“When the grapes are out, we are out,” said Violeta Tsolova, professor and director of the Center for Viticulture and Small Fruit Research at Florida Agricultural and Mechanical University (FAMU). She was referring to the researchers and students at the center working to help grape growers be successful in the Southeast viticulture industry.
Growers in the Southeast have the ability to grow muscadine, a grape that is native to the United States.
Frank Humphries, an enology research associate at the center, said, “I feel like the Southeast … has a niche in the opportunity to grow muscadines, and I believe growers should take full advantage of that.”
Humphries said these grapes have unique qualities, including health benefits, which give growers a valuable marketing tool for muscadines.
Muscadine grapes can tolerate Pierce’s disease (PD), a bacterial disease that invades and eventually kills the non-native European grape varieties. This tolerance makes it easier for Southeast growers to produce the native grapes.
Tsolova said in addition to the growth of muscadines, growers are interested in producing European variety grapes for the traits that are successful in the market, such as flavor and size. These varieties, however, are highly susceptible to PD. Therefore, the center’s breeding program works to create new varieties that have the traits growers want in addition to the PD resistance.
Other U.S. universities have been testing these varieties as well. Tsolova said while these varieties did grow and survive in the Southeast, there was still a high level of disease pressure that reduces the quality of the grapes. While PD is the main disease, there are other fungal pathogens and diseases that cause issues for growers.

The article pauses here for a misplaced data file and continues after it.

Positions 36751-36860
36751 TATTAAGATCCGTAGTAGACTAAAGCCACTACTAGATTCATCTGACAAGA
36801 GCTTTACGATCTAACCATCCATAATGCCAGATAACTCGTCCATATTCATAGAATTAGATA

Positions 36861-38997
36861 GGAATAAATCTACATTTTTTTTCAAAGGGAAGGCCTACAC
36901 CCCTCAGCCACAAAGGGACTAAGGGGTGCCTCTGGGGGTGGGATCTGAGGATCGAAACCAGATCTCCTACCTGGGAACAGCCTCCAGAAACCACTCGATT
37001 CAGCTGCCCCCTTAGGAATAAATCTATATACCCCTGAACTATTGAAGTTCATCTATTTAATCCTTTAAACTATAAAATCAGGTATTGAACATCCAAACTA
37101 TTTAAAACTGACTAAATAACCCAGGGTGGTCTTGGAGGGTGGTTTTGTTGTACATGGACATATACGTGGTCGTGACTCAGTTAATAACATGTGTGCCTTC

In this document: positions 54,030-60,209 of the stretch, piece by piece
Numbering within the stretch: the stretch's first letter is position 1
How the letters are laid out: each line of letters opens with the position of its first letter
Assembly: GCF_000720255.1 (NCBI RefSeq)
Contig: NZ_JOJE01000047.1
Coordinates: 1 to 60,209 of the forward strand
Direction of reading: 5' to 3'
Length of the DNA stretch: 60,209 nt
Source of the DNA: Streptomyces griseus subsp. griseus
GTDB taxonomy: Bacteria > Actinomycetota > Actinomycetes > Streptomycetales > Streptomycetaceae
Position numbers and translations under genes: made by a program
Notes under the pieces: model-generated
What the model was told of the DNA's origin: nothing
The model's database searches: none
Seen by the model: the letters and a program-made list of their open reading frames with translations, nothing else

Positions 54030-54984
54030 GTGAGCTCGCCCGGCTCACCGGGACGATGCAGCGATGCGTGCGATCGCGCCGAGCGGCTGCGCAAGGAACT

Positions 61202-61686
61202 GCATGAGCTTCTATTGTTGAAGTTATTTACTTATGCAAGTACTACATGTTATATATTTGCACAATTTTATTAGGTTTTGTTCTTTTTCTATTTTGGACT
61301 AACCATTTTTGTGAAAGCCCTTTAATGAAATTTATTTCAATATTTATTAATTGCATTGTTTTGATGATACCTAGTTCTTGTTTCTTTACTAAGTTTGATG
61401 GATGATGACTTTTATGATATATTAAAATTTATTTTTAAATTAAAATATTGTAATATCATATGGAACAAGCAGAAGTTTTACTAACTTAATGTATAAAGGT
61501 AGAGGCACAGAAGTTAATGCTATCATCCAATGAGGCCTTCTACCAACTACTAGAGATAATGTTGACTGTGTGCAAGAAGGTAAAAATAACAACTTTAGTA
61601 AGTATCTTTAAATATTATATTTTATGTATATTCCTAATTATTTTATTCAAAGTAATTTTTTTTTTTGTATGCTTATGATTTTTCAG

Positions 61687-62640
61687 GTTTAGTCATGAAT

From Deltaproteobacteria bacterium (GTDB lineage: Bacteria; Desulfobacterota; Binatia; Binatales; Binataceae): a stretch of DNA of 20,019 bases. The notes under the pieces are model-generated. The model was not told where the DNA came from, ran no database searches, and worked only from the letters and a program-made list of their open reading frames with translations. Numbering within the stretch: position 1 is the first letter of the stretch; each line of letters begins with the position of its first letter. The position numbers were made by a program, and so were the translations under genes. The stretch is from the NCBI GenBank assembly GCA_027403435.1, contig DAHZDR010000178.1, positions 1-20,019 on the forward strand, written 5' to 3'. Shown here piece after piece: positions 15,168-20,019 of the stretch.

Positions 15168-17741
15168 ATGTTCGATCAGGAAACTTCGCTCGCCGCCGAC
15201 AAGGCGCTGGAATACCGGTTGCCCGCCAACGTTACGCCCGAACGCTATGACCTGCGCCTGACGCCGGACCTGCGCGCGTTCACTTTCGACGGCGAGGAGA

In addition to traditional breeding methods, FAMU is working to sequence the entire genome of the muscadine grape. This would make breeding easier and more efficient by allowing researchers to “mark” a specific trait and come back to it in the new breeding selections. Examples of these traits are the color or size and shape of the fruit. Tsolova said researchers have the initial version of the genome sequence completed and are working to create a second, improved version.
According to Tsolova, the center was opened in 1978 to create possibilities for growers who wanted to be a part of the viticulture industry in the Southeast.
Projects and programs from the center allow researchers to accumulate information and share it with growers. Many Florida vineyards are small in size and may not have access to the same information that large producers in other parts of the world may have. To fix this, an online database is being created at the center to provide information on topics such as vinification and healthy qualities of the commercial muscadine grape varieties. This database will provide growers with information on issues they may face when it comes to grape and wine production.
The center provides growers with information and resources to help them be successful in the viticulture industry, fulfilling the mission and the original purpose for opening the center 40 years ago.
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